Rotten weather can blight any round of golf, but the impact of the elements is significantly heightened on the naturally exposed links courses that host The Open.
Our new series looks back on days when players at golf’s original Championship faced particularly extreme conditions.
We begin by recalling a diabolical Saturday storm at Muirfield in 2002, which caused some dramatic movement on the leaderboard.
“It's the most amazing thing I've seen for a very long time at this Championship.” Ernie Els, the Champion Golfer at Muirfield in 2002
The calm before the storm
Many players will have been dismayed as they saw ominous dark clouds building ahead of their third-round tee times.
However, the incoming bad weather arrived just at the right time for 1997 Champion Golfer Justin Leonard, who had been among the earlier starters after ending round two at one over, two strokes inside the cut line.
“I went out on Saturday and played a nice round (of 68),” said Leonard. And then as I was finishing, you could see this storm start to roll in, and it was just havoc the rest of the day!”
Leonard’s three-under round lifted him to two under for the Championship, a score that appeared increasingly impressive as the afternoon starters battled driving rain, strong winds and a significant drop in temperature.
“By the end of the day I'd picked up 30 spots,” added Leonard, who eventually found himself in a tie for third, one behind Soren Hansen and three adrift of Ernie Els.
“Ooh, that doesn’t look too good”
Els’ caddie, Ricci Roberts, had just finished his pre-round reconnaissance as the worst of the weather began to loom over Muirfield.
“I’d walked the course in the morning because I went to check the pin positions,” explained Roberts in an episode of Caddie Stories. “Even though you get the pin sheet, I like to go and have a look at the pins, because you sort of get this picture in your mind of where to hit it, where's the best possible spot for you to putt from, what could be the easiest putt.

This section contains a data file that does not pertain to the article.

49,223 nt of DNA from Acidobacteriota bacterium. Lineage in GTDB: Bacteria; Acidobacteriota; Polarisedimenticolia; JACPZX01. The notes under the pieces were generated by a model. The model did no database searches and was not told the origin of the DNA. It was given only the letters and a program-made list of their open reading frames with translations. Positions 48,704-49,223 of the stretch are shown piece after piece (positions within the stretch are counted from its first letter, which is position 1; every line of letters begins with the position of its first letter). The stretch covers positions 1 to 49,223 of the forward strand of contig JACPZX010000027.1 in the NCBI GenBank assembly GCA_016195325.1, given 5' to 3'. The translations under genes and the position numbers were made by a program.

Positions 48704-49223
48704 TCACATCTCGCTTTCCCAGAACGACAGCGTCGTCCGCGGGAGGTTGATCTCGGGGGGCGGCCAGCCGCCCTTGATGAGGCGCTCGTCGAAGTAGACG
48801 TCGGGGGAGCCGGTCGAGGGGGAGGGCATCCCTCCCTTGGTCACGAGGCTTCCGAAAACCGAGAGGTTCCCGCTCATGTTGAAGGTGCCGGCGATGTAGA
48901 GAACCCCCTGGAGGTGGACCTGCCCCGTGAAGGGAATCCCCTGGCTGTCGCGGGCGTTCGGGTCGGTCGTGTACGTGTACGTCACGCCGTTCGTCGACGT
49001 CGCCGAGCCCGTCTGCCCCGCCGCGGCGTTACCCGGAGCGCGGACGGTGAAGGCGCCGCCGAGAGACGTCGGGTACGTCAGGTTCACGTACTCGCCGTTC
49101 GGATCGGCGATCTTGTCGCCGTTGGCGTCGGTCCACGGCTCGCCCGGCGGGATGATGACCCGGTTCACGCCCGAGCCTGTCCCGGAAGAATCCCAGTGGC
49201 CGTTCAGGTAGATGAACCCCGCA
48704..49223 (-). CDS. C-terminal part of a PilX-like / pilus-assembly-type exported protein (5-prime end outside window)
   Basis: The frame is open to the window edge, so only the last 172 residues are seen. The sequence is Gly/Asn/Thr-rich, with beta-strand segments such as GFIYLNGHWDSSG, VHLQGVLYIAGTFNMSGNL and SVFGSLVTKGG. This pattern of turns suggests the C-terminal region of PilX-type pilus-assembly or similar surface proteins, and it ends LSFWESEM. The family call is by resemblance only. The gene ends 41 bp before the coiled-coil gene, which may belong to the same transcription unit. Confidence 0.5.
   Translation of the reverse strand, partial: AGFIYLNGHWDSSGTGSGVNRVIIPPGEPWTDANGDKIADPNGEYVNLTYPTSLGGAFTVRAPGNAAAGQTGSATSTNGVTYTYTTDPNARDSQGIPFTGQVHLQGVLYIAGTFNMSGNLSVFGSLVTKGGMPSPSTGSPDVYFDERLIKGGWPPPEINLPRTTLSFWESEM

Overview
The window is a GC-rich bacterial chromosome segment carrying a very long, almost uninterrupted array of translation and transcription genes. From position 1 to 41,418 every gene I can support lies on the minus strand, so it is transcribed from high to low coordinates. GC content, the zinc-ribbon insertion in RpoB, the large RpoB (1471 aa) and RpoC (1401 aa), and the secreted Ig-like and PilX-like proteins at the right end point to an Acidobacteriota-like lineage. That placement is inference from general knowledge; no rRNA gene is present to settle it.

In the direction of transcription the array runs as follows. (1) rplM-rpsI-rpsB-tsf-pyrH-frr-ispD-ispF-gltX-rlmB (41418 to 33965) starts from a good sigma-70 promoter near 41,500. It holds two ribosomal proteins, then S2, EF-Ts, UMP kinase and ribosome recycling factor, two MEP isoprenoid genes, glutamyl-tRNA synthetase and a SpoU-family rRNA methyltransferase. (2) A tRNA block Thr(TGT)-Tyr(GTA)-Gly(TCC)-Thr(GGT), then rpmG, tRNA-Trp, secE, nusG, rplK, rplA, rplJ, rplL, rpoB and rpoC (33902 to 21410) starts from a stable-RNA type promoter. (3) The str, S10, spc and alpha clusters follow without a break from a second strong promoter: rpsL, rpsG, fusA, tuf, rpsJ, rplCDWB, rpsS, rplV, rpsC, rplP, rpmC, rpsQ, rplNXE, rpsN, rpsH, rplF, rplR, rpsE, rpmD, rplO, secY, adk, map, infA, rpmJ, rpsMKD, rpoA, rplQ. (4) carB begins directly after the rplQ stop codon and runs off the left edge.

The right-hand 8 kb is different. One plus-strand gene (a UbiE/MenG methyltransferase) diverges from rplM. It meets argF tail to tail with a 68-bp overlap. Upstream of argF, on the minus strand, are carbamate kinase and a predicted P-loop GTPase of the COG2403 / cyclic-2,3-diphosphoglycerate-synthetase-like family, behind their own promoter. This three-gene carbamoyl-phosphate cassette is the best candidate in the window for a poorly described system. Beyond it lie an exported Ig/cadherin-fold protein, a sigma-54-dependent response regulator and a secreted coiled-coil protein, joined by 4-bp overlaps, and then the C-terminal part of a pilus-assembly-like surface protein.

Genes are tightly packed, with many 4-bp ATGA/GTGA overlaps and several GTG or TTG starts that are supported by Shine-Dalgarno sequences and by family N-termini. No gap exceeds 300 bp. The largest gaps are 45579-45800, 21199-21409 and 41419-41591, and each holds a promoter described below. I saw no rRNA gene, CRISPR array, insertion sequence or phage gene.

“And I looked out and I saw this black mass coming in over the water, and I thought, 'ooh, that doesn't look too good'.
"Anyway, I came off 18 and Tiger (Woods) was about to go to the first tee as this weather moved in. We've played a lot with Tiger and, in his eyes, I could see he was like 'wow, what is this coming through here?'
"We were fortunate in a way that we only had to play 14 or 15 holes in this monsoon, but I have to say it was probably right up there with one of the hardest days ever on a links golf course that I've ever seen. That weather was brutal.”
Tiger’s Grand Slam hopes blown away
After two solid opening rounds, Tiger Woods was still on course for an unprecedented calendar year Grand Slam in 2002 following his victories in The Masters and U.S. Open.
However, the World Number One suffered more than most in the gusting winds of Saturday afternoon, as he carded an 81 to slip from four under to six over.
Woods was at least able to see the bright side when he birdied the 17th, raising his arms in triumph and fist bumping his close friend and playing partner Mark O’Meara with a broad smile on his face.
Colin Montgomerie fared even worse than Tiger. The home favourite had completed a magnificent 64 on day two to join Woods at four under, but he needed 20 more strokes in round three as he slumped to a painful 84.
“As bad as I can ever remember”
Even those who remained in contention for the Claret Jug were left amazed by the severity of the conditions on Saturday afternoon.
Experienced Irishman Des Smyth shot a 74 to share third place before stating: “The weather was as bad as I can ever remember. It's almost unbelievable it should happen in July. It was more like a December or January day."
Gary Evans, who would go on to make a sensational challenge for victory on the final day, also managed a three-over 74 despite bogeying the final three holes.
“We had the worst storm and I just ground out par after par after par,” said the Englishman. “I remember birdieing 15 to go back to level par for the day, and I felt that was like five under par. That’s what I felt it was, for the conditions.”
Els, who had begun the day in a five-way share of the lead at six under, opened up a two-stroke advantage courtesy of his one-over 72, a brilliant, battling round that ultimately helped him to secure the Claret Jug.
"I'm really pleased,” said the leader at the end of the third day. I cannot explain it well enough, I don't think.
“I never thought I'd get it to five under. I thought, at best, to have broken 76 or 77 today would have been a hell of a score, the way the conditions were.
“It's the most amazing thing I've seen for a very long time at this Championship. It was one of the most difficult days that I can ever remember. You just can't believe how the conditions were.”
Enjoy all of the best action from Muirfield in 2002, including Saturday's battle against the elements and a hugely dramatic final day, by watching the Official Film of The 131st Open via the player below.